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In re Leary

Decided: September 28, 1981.

IN THE MATTER OF CHARLES A. LEARY


On appeal from the State of New Jersey Civil Service Commission.

Matthews, Pressler and Petrella. The opinion of the court was delivered by Pressler, J.A.D.

Pressler

The issue raised by this appeal involves the construction of N.J.S.A. 40A:14-123.1a(a), the most recent legislative effort to accommodate the competing interests involved in police residency requirements. The specific problem before us is to determine the operative date of residency which, in a police department subject to Civil Service, will qualify an application for the appointment preference the statute authorizes.

By way of brief historical background, the Legislature had, until 1972, required, subject to stated limited exceptions, that police officers be residents of the municipality by which they were employed as a condition both of initial appointment and continued service. See N.J.S.A. 40:47-3 and 40:47-5, repealed in 1971 by N.J.S.A. 40A:14-176 and readopted as, respectively, N.J.S.A. 40A:14-122 and 40A:14-128. See, also, generally , as to the pre-1972 law, Kennedy v. Newark , 29 N.J. 178 (1959); Mercadante v. Paterson , 111 N.J. Super. 35 (Ch. Div. 1970), aff'd o.b. 58 N.J. 112 (1971). Cf. Abrahams v. Civil Service Comm. , 65 N.J. 61 (1974). And see Comment, 28 Rutg. L. Rev. 428 (1975).

In 1971 and 1972 the Legislature significantly altered its longstanding commitment to municipal residency requirements for police officers by the adoption of two pieces of legislation, L. 1971, c. 443 and L. 1972, c. 3, both effective in February 1972. The first of these, by ยงยง 4 and 5, respectively, deleted the local residency condition for initial appointment theretofore required by N.J.S.A. 40A:14-122 and the continued residency requirement theretofore required by N.J.S.A. 40A:14-128. The second of these acts, codified in relevant part as N.J.S.A. 40A:14-9.1 to 9.7, inclusive, and 40A:14-122.1 to 122.8, inclusive, constituted a more comprehensive approach to the residency situation. The essential scheme of the 1972 legislation was to maintain the 1971 decision to eliminate residency as a requirement for both appointment and continued service. N.J.S.A. 40A:14-9.1 and 9.7; N.J.S.A. 40A:14-122.1 and 122.7. The Legislature did, nevertheless, respond in a limited manner to the municipal perception of the desirability of service on the local police force by residents. The nature of this response was the creation of an appointment and promotional preference for residents having the identical qualifications as nonresidents. Identical qualification was, moreover, defined as the same average score on entrance and promotional tests in communities governed by Civil Service, and in those communities not under Civil Service which nevertheless, use merit testing for entry and promotion. See N.J.S.A. 40A:14-9.3 to 9.6, inclusive, and N.J.S.A. 40A:14-122.3 to 122.6, inclusive. See, generally, Trainor v. Newark , 145 N.J. Super. 466, 473-477 (App.Div.1976), supplemental opinion 148 N.J. Super. 434 (App.Div.1977), certif. den. 74 N.J. 255 (1977).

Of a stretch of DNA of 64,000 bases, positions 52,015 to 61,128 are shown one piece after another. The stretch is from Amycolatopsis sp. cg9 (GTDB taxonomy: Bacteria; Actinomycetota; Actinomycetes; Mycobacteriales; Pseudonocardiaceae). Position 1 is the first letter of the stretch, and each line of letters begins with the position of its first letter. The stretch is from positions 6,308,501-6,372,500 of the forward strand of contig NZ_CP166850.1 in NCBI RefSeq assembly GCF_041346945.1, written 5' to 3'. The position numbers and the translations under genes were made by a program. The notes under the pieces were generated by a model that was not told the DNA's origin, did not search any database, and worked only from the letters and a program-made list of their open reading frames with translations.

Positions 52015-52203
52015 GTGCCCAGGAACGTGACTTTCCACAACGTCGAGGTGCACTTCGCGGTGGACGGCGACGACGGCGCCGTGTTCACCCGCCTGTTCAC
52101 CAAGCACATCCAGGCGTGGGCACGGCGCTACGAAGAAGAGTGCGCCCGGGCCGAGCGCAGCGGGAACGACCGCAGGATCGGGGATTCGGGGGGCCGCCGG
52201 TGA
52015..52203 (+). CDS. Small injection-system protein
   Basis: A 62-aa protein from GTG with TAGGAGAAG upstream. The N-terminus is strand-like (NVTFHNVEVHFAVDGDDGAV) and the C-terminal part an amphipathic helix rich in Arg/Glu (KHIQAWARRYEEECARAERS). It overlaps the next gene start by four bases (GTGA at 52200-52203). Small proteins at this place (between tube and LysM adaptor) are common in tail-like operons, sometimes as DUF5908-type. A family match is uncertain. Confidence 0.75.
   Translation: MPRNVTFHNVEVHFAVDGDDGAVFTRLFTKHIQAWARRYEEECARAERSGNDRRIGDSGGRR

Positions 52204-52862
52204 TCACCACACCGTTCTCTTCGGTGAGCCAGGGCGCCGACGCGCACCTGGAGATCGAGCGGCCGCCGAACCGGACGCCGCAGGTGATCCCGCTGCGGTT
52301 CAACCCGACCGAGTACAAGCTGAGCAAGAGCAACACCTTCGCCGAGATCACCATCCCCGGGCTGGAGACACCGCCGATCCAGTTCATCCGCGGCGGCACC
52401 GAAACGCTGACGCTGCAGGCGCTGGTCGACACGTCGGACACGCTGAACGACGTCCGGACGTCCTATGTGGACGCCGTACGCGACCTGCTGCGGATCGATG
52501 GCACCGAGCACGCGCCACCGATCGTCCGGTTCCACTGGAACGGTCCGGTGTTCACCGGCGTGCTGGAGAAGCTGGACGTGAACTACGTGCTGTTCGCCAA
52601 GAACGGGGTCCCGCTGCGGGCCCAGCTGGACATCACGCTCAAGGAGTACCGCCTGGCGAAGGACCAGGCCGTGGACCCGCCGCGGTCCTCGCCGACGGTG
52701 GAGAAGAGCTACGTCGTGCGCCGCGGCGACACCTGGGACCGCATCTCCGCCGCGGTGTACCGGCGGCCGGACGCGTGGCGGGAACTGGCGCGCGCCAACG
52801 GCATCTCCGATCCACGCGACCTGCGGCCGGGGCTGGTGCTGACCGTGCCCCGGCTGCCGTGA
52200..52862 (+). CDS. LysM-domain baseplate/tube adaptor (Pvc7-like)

Evidently regarding the limited preference for appointment of residents afforded by the 1972 act as inadequately accommodating the legitimate concerns of the appointing municipality, the Legislature substantially expanded the scope of that preference by its 1976 adoption of N.J.S.A. 40A:14-123.1a, the statute here in controversy. The general plan of the statute is to eliminate any promotional preference based on residency but to permit municipalities to classify applicants' initial appointment

to police officer positions into four preference classes and to make its appointments from among the eligible candidates of each higher preference class before having to consider the eligible candidates within the next lower preference class. The classes, in order of preference, are municipal residents, other residents of the county, other residents of the State, and all others. The specific provision of N.J.S.A. 40A:14-123.1a(a) is as follows:

In any municipality of this State, before any person shall be appointed as a member of the police department and force, the appointing authority may classify all the duly qualified applicants for the position or positions to be filled in the following classes:

I. Residents of the municipality.

II. Other residents of the county in which the ...


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